Friday, March 11, 1966.
BILLY THE KID VERSUS DRACULA. Written by Carl Hittleman. Music by Raoul Kraushaar. Directed by William Beaudine. Running time: 73 minutes.
JESSE JAMES MEETS FRANKENSTEIN’S DAUGHTER. Written by Carl Hittleman. Music by Raoul Kraushaar. Directed by William Beaudine. Running time: 83 minutes.
AN AUSPICIOUS EVENT, THE melding of two great indigineous art forms into the Western-horror film, provides this week's fare at [Toronto’s] Downtown theatre.
Before out very eyes we share the spectacle as Jesse James Meets Frankenstein's Daughter and the epic confrontation of Billy the Kid Versus Dracula. It is a Technicolor conspiracy in cumulative cliche.
The perceptive audience will detect certain points of similarity between the two films, beyond the decidedly unsubtle use of the same sets, properties and extras. Both share the dubious talents of the same producer, director and writer combination.
And, of course, scripts approved by the Senate Sub-Committee Investigating UnAmerican Activities.
The whole problem is that the Frankensteins and Dracula are foreigners “tampering with the laws of God” and running around "undead.” Billy and Jesse are, after all, native-born, even if they do "'ride the owlhoot trail".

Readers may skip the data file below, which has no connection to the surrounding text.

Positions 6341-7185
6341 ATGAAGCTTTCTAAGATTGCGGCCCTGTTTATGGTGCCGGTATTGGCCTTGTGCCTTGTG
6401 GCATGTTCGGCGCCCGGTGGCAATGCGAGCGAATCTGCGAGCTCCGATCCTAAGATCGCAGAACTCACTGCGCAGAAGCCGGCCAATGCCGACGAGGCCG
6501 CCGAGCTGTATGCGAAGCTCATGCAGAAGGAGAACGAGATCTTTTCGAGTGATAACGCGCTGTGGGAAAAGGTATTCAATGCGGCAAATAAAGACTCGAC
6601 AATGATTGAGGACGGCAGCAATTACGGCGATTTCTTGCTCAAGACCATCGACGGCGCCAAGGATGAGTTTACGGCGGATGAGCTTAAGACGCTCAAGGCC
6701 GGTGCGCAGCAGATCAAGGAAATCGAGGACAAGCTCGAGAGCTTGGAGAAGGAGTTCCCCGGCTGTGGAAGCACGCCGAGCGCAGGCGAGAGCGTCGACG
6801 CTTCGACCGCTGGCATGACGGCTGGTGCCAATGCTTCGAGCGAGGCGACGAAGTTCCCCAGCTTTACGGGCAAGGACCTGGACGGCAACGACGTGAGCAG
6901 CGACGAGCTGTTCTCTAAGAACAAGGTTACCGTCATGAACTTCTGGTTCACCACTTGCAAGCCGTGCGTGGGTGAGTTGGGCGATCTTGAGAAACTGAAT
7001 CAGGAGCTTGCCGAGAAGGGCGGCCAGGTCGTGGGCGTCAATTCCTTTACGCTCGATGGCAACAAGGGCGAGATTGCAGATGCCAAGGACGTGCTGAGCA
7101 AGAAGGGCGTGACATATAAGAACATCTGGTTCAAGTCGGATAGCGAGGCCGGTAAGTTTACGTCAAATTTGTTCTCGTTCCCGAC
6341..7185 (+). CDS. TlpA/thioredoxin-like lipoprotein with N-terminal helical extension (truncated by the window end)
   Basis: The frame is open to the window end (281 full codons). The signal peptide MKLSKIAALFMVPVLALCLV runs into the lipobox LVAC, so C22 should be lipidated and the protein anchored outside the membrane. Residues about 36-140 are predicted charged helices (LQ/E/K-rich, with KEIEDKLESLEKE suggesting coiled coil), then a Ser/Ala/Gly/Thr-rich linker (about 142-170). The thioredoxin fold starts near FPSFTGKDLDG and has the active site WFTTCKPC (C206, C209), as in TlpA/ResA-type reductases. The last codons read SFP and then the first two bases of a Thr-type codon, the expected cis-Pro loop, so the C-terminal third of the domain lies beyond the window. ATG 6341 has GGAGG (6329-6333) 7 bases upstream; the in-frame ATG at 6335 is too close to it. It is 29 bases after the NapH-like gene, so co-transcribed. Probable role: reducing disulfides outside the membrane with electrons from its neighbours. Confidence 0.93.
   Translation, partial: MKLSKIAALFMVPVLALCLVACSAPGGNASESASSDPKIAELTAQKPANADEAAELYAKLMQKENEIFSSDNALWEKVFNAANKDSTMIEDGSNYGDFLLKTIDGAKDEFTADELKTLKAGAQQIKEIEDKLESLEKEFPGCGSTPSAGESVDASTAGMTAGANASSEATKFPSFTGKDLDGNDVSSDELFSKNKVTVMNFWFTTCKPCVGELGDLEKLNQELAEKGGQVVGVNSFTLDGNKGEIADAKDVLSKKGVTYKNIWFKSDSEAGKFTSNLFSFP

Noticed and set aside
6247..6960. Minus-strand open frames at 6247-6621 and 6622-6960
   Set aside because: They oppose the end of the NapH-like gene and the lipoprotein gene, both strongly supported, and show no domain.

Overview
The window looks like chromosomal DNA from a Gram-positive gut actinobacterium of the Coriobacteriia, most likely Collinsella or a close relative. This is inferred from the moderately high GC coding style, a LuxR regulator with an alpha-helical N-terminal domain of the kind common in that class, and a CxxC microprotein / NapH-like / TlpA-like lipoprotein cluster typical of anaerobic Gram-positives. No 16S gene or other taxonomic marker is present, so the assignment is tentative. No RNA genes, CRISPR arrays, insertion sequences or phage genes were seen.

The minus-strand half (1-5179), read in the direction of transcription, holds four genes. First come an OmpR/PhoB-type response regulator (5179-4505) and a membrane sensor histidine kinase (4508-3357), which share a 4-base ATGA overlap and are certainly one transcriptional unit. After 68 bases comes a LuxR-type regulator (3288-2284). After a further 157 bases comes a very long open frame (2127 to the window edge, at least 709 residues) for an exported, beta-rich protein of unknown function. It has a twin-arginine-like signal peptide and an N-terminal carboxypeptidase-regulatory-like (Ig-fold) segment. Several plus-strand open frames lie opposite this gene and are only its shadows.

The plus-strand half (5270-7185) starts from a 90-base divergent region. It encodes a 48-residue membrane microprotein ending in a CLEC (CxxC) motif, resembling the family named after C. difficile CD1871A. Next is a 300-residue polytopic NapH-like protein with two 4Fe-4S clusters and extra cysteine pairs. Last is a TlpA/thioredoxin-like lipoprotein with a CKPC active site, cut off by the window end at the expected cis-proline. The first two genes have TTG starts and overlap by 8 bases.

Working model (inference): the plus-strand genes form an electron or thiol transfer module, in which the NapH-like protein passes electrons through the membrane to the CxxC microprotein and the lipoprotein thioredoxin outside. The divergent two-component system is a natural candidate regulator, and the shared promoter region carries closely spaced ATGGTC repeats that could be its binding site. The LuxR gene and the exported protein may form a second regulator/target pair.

When you come right down to it, those stupid cowpokes really don't understand the ways of sophisticated European monsters. They don't have enough sense to be terror struck by the idea of an aristocratic vampire ("aah what?") in their midst.
Seeking to impress us with their knowledge of outlaw legends, the filmmakers strike out completely with the occult beasties. Sure, James’s alias really was “Mr. Howard,” but a vampire never, never goes out in broad daylight!
The above is a restored version of a Varsity review by Michael Walsh originally published in 1966. For additional information on this archived material, please visit my FAQ.
Afterword: What can I say? I was young. A University sophomore writing for the campus newspaper, I was trying to be be snobbishly sophisticated and glibly entertaining at the same time. Who knew that I would someday make my living writing about movies? Not me, I can tell you.
A director whose career began in the silent era, William Beaudine is remembered as one of Hollywood’s most prolific moviemakers. Billy the Kid Versus Dracula and Jessie James Meets Frankenstein’s Daughter were the last two of an estimated 178 feature films he made between 1922 and 1966. Although I gave him no respect in the above review, he was an A-list director between 1925 and 1935, guiding the performances of such stars as Mary Pickford and W.C. Fields. He was a major industry presence. And then he wasn’t. Beaudine spent the last three decades of his career cranking out low-budget pictures of every kind for Hollywood’s poverty-row studios.
See also: Today we added four Billy the Kid movies to the Reeling Back archive: the 1966 Billy the Kid versus Dracula; Dirty Little Billy (1972); Pat Garrett and Billy the Kid (1973); and Young Guns II (1990).